The report from the Washington Attorney General’s Office concluded that high-level agency officials, such as then-Attorney General Rob McKenna, weren’t aware of the advice given to the state Department of Corrections in December 2012.

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OLYMPIA — Advice from a staffer in the state Attorney General’s Office regarding the mistaken early release of prisoners put the public in jeopardy and potentially raised the state’s liability, according to Attorney General Bob Ferguson.

Ferguson’s remarks were included Thursday with the release of a report examining his office’s role in the long-running sentence-calculation problem at the state Department of Corrections (DOC).

When the state learned in December 2012 that a software-programming problem was allowing prisoners out early, an assistant attorney general, Ronda Larson, advised corrections staff not to manually recalculate sentences to stop more early releases.

Ferguson, elected in November 2012, had not yet taken office.

“By advising the client that it was ‘reasonable’ to not immediately correct this violation of the law, the advice jeopardized public safety and potentially increased liability for the state,” Ferguson wrote in a cover letter accompanying the report.

Staffers handling corrections issues are supposed to alert their supervisors about significant legal matters, according to the report. But, “While Ms. Larson understood this expectation, she did not recognize the significance of the early release error and failed to notify her division chief.”

The report concluded that high-level agency officials were not aware of the advice given in December 2012.

“No one in senior agency leadership, including then-Attorney General Rob McKenna, was aware of the problem or the provision of the advice,” Ferguson wrote.

McKenna, in an interview late last year, said that if top officials had known of the situation, “we would have countermanded her advice.”

Larson resigned two months ago.

The report included interviews with 19 current and former state employees and a review of more than 20,000 emails.

It found no communication between the Attorney General’s Office and DOC regarding the problem between Feb. 7, 2013, and December 2015, when the issue was publicly announced.

The attorney general’s review is the latest effort to scrutinize the long-running miscalculation of prison sentences, which since 2002 may have allowed as many as 2,800 inmates to be freed early.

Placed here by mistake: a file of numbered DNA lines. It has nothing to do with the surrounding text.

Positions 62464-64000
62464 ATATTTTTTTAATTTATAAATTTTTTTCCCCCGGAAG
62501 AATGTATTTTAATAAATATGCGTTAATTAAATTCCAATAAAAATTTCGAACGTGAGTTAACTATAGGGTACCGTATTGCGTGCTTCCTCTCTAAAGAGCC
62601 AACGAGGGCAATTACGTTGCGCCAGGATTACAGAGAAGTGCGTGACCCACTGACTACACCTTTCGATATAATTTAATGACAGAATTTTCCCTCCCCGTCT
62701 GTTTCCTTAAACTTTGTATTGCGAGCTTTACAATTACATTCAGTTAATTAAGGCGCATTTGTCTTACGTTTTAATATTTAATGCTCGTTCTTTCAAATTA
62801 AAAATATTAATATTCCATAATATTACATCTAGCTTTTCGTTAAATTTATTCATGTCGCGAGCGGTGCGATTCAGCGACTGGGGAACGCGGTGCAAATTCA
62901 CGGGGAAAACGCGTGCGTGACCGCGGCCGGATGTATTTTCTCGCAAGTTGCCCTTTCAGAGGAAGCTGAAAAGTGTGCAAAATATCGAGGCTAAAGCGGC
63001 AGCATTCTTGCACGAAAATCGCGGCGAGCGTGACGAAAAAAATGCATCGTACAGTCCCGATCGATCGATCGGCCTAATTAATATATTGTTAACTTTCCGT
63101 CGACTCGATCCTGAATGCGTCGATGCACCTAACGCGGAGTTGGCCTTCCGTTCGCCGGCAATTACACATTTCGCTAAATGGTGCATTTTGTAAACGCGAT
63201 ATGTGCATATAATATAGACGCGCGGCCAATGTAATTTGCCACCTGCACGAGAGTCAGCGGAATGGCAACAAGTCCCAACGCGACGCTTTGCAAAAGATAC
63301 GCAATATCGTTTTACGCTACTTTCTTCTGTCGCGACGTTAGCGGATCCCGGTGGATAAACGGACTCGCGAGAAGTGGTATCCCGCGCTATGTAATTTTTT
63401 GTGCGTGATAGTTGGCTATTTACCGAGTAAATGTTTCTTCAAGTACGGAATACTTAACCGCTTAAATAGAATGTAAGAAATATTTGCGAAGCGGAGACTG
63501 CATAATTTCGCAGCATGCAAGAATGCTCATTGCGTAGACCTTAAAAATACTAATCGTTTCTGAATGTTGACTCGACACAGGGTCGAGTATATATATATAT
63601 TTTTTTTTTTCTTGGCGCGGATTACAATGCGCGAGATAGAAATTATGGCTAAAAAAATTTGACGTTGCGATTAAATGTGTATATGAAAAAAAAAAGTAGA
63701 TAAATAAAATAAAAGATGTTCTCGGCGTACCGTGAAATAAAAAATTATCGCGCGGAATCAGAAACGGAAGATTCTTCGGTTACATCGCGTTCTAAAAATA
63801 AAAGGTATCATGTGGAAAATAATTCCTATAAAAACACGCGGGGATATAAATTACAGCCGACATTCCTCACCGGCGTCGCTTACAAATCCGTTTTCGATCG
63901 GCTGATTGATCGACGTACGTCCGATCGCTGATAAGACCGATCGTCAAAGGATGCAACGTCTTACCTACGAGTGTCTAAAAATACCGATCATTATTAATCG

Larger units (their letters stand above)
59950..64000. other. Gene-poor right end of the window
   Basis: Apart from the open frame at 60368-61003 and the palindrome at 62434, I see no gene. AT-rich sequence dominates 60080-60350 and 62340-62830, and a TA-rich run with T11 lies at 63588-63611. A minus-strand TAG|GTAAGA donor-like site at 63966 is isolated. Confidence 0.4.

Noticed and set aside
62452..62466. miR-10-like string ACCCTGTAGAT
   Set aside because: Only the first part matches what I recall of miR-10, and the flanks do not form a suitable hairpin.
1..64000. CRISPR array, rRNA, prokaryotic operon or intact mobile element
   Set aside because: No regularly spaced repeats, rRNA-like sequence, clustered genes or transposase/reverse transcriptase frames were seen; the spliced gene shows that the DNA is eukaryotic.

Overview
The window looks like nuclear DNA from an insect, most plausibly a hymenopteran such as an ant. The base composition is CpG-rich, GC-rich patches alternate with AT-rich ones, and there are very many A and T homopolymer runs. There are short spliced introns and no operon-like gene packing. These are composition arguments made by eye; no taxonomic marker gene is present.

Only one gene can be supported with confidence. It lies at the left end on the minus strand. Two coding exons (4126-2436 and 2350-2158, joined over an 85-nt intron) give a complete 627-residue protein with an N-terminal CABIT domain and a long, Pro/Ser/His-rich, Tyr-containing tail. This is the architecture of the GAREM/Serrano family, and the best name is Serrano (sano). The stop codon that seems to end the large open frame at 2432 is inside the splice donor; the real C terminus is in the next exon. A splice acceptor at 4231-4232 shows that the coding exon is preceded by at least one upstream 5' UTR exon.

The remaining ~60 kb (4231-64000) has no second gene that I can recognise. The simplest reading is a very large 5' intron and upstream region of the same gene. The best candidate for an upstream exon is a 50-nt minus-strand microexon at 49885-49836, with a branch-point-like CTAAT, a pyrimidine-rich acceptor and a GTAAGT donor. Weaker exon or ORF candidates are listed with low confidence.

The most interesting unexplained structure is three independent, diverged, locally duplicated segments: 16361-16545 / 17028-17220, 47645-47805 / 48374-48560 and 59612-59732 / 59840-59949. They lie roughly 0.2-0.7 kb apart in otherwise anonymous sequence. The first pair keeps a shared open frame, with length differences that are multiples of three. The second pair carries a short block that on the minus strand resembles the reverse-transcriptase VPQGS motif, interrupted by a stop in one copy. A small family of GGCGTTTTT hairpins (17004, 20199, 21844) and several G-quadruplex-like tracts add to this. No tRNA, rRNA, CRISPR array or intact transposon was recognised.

An investigative report commissioned by Gov Jay Inslee concluded that flawed advice, ignored emails and lapses in communication allowed the state to continue releasing prisoners early for years after the problem was discovered in 2012.

And a legislative investigation led by a pair of GOP state senators has focused on the management style of former Corrections Secretary Bernie Warner, who led DOC from July 2011 to October 2015

After a crime victim’s family notified DOC in December 2012 that a prisoner was to be released early, DOC found a wider problem stretching back to 2002, and linked it to software programming.

Shortly after the problem became known, Larson in an email advised a DOC staffer “It would be reasonable to not manually fix the hundreds of sentences … and instead wait for the reprogramming” of the software.

Larson in her email acknowledged that not doing the manual recounts would “result in offenders being released earlier than the law allows for the time being.” But considering the problem began 2002, “a few more months is not going to make that much difference …” Larson wrote.

But the software reprogramming didn’t take a few months. It was delayed 16 times and not made until this year, after Inslee learned of the problem and announced it.

The governorhas described the decision not to manually calculate sentences as “mind-boggling.”

Two people are known to have been killed by offenders who should have still been in prison, officials have said. Other inmates freed early were trying to move forward with their lives but were rounded up after the problem was publicly announced in December 2015.

In his letter, Ferguson wrote he would adopt the one recommendation by Inslee’s investigation pertaining to the Attorney General’s Office. That suggestion urged advice to DOC by assistant attorney generals be subject to review and approval by supervisors.

“Although this is consistent with our general practice, I have directed my team to implement revised protocols to formalize” the recommendation, Ferguson wrote.

Ferguson’s office also will develop a training program for employees on providing advice to clients.